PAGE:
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Sharks may mistake some humans for birds

New report suggests kite surfers may be at risk
  Wikimedia Commons
Kite surfing, Oahu, Hawaii
High speed and intermittent touching of water surface could prompt strong feeding stimulus for sharks
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"We hypothesize that the shark may have confused the motion of the kite surfer, who was pulled by his kite without the board, with a bird overtaking the water."

—Eric Clua, French Polynesia-based marine biologist and veterinary surgeon

A case report documenting a fatal South Pacific shark attack suggests sharks may mistake recreational water users for birds. The report, published in the Journal of Forensic and Legal Medicine, theorizes kite surfers may be at risk for such confusion. The victim, a 15-year-old kite surfing male, died after being attacked by a tiger shark in New Caledonia.

"We hypothesize that the shark may have confused the motion of the kite surfer, who was pulled by his kite without the board, with a bird overtaking the water," stated lead author Eric Clua, a French Polynesia-based marine biologist and veterinary surgeon.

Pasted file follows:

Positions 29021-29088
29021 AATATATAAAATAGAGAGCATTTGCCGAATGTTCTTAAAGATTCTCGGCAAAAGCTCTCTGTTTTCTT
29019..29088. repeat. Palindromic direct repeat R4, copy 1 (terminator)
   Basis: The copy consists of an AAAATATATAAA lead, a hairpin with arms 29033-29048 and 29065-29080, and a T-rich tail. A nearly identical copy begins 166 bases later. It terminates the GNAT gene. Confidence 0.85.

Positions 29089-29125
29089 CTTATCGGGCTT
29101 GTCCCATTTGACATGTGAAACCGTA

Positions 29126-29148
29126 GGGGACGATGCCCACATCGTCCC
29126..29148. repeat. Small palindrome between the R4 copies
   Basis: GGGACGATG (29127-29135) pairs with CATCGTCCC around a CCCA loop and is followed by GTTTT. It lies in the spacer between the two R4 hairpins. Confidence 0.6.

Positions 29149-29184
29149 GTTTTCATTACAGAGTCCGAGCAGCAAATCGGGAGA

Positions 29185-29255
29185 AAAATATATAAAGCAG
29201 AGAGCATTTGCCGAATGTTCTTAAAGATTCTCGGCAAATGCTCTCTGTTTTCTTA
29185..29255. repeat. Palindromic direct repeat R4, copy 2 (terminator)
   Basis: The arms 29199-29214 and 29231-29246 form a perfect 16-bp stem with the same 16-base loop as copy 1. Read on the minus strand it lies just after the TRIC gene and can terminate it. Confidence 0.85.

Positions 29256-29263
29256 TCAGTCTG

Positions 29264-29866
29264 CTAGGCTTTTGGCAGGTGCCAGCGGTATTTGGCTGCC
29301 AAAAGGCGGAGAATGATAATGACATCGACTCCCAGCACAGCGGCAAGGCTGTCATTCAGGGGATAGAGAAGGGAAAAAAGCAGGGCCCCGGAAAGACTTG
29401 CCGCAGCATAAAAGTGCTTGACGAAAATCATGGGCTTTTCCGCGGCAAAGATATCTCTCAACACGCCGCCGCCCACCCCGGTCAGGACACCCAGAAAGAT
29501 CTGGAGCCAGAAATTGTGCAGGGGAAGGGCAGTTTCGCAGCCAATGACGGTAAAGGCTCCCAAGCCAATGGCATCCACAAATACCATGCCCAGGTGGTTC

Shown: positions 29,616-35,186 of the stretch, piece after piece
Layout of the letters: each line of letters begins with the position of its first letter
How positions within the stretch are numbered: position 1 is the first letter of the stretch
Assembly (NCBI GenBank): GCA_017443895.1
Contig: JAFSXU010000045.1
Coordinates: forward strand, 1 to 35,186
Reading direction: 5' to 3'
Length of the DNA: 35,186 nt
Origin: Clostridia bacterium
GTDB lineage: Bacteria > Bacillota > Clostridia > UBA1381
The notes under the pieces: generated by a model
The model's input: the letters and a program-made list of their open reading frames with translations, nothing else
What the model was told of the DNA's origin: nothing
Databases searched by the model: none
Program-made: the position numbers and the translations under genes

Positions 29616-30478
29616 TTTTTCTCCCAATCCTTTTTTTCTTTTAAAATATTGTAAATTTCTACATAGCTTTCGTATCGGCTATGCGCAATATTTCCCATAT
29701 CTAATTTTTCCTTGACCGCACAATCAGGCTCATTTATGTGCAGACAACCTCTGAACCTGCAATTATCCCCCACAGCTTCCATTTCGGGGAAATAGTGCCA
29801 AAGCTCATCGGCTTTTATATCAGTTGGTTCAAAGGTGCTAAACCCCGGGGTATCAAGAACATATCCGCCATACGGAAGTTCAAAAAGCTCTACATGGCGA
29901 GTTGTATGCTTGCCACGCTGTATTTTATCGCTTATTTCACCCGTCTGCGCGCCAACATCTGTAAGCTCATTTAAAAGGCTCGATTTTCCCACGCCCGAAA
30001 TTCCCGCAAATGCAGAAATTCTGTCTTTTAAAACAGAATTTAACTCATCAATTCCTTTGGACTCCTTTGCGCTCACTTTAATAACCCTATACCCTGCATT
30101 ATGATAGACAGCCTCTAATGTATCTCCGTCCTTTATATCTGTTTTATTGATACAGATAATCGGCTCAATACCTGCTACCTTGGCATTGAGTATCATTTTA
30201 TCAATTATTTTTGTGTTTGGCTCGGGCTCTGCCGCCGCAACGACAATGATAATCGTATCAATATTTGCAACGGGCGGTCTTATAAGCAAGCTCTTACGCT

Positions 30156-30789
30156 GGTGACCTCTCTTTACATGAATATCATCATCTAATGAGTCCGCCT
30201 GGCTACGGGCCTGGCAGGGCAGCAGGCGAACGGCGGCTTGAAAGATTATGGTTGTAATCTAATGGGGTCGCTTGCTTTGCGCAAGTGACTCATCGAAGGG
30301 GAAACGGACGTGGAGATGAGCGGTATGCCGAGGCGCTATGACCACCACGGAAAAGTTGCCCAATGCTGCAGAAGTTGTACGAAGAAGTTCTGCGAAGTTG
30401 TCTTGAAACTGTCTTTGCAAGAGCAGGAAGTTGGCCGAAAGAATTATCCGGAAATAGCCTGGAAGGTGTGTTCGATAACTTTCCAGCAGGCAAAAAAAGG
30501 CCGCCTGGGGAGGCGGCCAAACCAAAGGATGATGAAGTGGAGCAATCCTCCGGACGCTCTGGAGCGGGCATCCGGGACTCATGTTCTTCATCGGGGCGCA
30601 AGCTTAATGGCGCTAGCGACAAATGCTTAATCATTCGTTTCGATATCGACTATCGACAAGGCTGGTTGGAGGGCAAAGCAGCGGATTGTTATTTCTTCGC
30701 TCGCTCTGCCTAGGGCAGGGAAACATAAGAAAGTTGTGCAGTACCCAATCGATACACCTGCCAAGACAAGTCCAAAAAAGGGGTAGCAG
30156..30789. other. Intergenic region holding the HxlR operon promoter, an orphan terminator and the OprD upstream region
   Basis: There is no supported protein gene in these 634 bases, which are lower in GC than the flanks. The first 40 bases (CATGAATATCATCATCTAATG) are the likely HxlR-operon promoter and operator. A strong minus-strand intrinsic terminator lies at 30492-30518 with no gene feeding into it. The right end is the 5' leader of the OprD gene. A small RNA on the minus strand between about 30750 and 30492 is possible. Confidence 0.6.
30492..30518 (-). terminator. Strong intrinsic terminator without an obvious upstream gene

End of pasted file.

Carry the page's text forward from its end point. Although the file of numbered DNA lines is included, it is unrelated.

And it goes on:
Clua studied the victim’s remains along with study co-authors Pierre-Marie Bescond and Dennis Reid. Examination of the body determined the shark wrapped its entire mouth around the person's left leg, removing significant amounts of tissue in the process. A second bite was inflicted with almost no tissue loss. The location and nature of the attack along with tooth impressions on the body revealed the bites were inflicted by a nearly 3m tiger shark.

When the attack occurred, the teenager was kite surfing with a group of five others off the city of Koumac, on New Caledonia’s northwest coast. Water conditions were clear and warm with a temperature approximately 26 degrees Celsius.

The authors stated "when a kite surfer does lose his board and is pulled by his sail (kite) along the surface, such as in the present case, with relatively high speed and intermittent
touching down on the surface, it could represent a strong feeding stimulus for a shark."

Sharks in waters off Florida, Papua New Guinea and Western Australia have also attacked kite surfers but surfers suffer more shark attacks and fatalities. However,
as kite surfing grows in popularity, more attacks are expected. Tiger sharks and certain other sharks are known to feed on birds, as well as sea snakes, fish, turtles and marine mammals.

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